A general framework for an operational digitalisation programme can be summarised in six steps:
1. Fix what you have and still need
2. Identify value drivers and magnitude of possible impact;
3. Assess digitalisation maturity;
4. Propose and select among opportunities, balancing value and risk;
5. Implement initiatives based on selected opportunities; and
6. Measure impact achieved
Fix what you have and still need
Some plant and equipment measurement systems, especially real-time instrumentation and alarms, become degraded over time because of maintenance backlog and reduced investment. Normal IT services may not be able to address this quickly. Consider updating systems and engaging specialist services to restore existing digitalisation to a healthy state. Specialist companies focusing on real-time control systems can provide a quicker, more knowledgeable service than those available from pure IT companies.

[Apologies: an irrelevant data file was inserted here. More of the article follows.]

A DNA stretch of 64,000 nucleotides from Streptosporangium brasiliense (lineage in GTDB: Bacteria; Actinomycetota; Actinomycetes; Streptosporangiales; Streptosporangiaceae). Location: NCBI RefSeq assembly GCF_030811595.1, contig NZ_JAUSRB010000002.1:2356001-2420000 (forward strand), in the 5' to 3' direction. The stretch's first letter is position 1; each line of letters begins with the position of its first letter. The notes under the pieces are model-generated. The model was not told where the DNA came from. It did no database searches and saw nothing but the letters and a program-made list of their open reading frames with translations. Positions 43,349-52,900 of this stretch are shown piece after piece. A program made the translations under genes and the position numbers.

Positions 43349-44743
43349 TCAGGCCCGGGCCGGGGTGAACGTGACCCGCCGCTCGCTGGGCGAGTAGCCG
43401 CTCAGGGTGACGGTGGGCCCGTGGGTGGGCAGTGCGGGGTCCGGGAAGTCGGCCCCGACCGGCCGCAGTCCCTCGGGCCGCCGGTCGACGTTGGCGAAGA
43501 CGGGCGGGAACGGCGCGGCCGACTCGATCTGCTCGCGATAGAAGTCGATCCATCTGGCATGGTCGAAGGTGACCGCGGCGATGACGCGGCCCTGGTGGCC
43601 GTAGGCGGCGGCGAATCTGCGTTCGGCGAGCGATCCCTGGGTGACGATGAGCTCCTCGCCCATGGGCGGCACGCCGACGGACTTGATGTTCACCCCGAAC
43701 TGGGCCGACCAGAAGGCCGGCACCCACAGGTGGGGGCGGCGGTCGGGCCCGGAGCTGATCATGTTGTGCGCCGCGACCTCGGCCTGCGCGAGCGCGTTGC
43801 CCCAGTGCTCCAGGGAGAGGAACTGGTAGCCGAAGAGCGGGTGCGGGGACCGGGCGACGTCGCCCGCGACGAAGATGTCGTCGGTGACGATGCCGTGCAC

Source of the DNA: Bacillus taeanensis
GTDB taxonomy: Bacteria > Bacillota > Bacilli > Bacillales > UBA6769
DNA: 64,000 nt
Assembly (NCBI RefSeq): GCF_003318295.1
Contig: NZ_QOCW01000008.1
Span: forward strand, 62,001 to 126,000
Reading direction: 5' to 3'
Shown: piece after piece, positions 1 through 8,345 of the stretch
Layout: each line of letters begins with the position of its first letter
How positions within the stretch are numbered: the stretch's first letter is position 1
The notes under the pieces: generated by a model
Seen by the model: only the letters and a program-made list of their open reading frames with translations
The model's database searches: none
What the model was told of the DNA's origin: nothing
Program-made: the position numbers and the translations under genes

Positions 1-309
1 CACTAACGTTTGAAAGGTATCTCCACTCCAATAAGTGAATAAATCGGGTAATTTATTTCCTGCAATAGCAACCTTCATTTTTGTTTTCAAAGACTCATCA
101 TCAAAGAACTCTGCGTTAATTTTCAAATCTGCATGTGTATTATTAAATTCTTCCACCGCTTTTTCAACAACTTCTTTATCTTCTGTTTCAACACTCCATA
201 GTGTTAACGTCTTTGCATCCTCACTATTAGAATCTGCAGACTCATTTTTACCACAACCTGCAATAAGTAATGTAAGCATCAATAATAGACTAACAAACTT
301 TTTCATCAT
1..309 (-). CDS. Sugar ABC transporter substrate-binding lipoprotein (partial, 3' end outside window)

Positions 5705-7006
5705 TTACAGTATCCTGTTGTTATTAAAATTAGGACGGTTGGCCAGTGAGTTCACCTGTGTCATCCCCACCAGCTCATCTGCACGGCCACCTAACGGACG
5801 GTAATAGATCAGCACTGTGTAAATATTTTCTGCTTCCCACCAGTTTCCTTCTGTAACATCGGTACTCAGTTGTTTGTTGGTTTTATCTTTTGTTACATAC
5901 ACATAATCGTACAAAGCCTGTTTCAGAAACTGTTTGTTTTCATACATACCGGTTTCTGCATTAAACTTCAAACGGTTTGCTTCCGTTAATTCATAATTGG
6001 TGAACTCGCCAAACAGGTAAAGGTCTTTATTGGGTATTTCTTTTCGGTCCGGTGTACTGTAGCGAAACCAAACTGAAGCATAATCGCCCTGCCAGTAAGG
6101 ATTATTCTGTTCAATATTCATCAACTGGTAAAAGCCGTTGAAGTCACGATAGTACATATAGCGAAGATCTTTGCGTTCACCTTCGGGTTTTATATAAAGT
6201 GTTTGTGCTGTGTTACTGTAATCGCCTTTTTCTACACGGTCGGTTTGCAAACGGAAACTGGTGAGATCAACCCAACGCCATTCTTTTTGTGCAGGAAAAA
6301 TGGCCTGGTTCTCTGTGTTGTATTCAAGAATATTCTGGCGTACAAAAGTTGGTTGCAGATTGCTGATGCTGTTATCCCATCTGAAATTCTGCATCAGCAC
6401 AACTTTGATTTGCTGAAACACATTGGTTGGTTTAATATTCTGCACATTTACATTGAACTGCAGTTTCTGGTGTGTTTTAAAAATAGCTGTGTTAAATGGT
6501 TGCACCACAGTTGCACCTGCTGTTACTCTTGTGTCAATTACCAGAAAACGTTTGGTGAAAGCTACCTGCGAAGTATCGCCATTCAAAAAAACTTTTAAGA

Assess your current situation and select options
A blue-print for assessment using templates, maturity models, and a standardised approach can accelerate steps 2,3 and 4. Many of the large consultancies such as McKinsey, Accenture, PwC, Deloitte and EY have methodologies that can be adapted to Oil and Gas. There are also specialist niche providers like Step Change and V4 Associates who only work in Oil and Gas. Certain software vendors work alongside internal teams to help clients perform these steps in-house.
Implement new technologies and work-practice changes